Also, Abby very quickly figures out all the suspects for her mystery, and what a surprise, it turns out to be all of them! To lighten the mood, she has a semi-attraction to cute looking alpha male flat character that helps her. She ends up loving him when he saves her life, which is actually a known problem. People tend to fall for their saviors. Then the book ends in a happy party at the bar where everyone she knows comes to hug her, congratulate her, and give her a slight smack on the hand for meddling. The ending reminded me of the annoying movies that end with a random dance party. Overall, this book was not for me, and I think the mystery genre might not be my thing.

Wednesday, February 8, 2012

Kirkus Style Review

The Thorn Birds by Colleen McCullough

A beautiful, hauntingly sad tale demonstrates the endurance of hard truths through stunning scenery, unforgettable characters, and beautiful writing.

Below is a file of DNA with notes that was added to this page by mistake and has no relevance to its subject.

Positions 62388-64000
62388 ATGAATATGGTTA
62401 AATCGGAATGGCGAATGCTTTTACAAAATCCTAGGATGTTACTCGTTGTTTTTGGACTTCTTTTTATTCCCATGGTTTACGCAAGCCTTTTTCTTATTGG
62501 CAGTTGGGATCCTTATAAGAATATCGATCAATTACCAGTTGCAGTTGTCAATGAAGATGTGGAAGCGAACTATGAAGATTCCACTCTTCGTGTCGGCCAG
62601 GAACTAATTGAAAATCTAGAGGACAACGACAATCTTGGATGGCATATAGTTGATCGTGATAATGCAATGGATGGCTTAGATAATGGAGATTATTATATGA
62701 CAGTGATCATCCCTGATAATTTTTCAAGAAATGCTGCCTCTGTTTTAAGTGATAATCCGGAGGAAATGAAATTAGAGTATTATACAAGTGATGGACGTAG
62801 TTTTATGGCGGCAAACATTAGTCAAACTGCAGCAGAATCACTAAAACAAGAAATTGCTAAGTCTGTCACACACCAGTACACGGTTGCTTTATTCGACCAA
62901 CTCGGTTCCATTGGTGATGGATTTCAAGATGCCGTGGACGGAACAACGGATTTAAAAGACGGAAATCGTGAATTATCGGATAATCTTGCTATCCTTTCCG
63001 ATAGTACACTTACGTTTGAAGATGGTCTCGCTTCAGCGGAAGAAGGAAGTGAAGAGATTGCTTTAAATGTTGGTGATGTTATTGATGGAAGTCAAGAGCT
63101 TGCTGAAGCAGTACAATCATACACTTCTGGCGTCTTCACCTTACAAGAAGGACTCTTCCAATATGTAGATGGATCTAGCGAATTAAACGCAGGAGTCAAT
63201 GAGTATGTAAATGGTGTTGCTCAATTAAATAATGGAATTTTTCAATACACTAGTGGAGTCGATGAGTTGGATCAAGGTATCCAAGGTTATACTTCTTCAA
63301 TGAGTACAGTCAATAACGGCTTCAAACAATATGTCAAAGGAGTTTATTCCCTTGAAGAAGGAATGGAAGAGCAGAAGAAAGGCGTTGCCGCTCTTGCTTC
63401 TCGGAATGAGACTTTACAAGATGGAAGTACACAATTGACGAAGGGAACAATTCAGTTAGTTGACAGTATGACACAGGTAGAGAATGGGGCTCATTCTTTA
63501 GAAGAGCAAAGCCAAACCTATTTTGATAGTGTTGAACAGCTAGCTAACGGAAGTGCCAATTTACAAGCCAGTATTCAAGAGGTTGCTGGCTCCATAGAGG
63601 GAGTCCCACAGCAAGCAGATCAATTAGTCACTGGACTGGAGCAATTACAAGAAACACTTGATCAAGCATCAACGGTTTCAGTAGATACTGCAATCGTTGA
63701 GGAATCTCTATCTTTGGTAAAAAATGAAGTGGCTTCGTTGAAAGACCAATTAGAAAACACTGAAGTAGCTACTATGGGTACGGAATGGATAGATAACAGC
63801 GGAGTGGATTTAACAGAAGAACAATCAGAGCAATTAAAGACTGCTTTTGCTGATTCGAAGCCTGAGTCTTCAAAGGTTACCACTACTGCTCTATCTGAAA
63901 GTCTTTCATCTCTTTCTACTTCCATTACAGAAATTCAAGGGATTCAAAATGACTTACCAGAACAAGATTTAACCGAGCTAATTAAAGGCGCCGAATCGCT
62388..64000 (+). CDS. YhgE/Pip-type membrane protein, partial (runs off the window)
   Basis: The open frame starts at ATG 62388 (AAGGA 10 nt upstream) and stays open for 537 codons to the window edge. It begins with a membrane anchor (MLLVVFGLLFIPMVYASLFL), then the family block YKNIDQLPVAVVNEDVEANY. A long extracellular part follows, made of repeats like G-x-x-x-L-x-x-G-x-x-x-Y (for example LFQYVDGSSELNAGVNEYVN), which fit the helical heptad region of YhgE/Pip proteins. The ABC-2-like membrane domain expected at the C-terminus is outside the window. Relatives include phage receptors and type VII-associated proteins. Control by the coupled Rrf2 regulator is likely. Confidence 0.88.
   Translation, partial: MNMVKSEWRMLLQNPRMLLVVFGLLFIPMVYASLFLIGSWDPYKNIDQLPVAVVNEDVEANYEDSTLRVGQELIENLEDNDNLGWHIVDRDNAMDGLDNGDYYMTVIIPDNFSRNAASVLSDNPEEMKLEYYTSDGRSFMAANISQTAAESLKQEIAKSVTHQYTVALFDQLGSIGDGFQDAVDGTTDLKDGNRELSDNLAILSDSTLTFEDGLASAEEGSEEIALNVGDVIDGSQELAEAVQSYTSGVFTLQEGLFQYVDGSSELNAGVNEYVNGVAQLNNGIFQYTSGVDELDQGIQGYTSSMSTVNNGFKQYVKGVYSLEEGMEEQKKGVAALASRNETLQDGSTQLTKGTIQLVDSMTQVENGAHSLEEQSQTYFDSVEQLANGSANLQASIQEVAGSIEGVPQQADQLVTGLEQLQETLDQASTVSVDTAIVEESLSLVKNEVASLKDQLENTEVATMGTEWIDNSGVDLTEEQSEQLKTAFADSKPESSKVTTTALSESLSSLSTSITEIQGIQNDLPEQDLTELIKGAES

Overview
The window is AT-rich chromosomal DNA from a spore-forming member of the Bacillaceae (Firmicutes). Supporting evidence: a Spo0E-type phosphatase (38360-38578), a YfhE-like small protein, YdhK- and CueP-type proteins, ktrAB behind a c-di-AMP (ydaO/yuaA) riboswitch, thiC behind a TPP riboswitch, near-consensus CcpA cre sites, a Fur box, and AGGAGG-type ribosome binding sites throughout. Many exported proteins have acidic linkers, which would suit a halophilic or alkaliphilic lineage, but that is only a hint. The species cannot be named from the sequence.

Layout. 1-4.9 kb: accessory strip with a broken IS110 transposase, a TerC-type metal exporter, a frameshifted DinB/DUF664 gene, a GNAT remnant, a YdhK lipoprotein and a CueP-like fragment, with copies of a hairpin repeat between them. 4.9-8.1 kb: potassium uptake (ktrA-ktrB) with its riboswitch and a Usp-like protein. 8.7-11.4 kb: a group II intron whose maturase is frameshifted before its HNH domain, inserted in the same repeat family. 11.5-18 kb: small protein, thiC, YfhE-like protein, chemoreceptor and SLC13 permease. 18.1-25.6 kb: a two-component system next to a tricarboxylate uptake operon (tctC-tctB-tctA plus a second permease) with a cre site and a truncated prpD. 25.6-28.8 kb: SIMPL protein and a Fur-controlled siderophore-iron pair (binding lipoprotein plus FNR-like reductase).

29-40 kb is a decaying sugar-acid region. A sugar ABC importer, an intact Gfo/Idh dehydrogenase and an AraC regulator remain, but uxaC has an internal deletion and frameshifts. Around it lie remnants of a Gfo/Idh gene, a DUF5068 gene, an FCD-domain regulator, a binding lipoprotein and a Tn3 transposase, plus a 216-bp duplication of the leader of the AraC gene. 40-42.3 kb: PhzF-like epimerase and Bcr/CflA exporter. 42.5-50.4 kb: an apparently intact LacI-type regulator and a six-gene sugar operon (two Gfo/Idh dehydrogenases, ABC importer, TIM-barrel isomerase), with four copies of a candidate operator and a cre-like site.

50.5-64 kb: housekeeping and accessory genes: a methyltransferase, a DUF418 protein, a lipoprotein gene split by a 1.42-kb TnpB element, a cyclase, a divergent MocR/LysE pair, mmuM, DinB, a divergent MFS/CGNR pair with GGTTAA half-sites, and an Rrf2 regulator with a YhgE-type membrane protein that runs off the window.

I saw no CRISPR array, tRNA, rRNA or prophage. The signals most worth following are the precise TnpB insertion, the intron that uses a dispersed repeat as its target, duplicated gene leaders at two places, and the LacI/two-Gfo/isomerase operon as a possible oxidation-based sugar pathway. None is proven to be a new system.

The Thorn Birds follows three generations of the Cleary family. When the book opens, the family is destitute and living in New Zealand. The mother, Fiona, was from a higher class and was married off to Paddy after she became pregnant from an affair with a politician. She favors her one child from the affair over her many other legitimate children. Paddy’s rich older sister moves them to Australia to work her large ranch. Meggie, their only daughter, immediately becomes attached to Father Ralph, who favors her. Father Ralph is an ambitious priest hoping to one day to be at the Vatican. Meanwhile, Meggie’s family endures hardships from the land – drought, fire, rain, dust – and struggles among themselves with father son and mother daughter tensions. When Meggie is older, Ralph’s feelings for her become a passion he cannot control. This passion is his one struggle, for he cannot love her and be a priest. Rejected by Father Ralph, Meggie marries Luke, who only loves his work and his money. The family saga follows the Cleary family through war, forbidden love and tragic death to the third generation, where Meggie’s daughter Justine struggles to find a life for herself outside of Australia.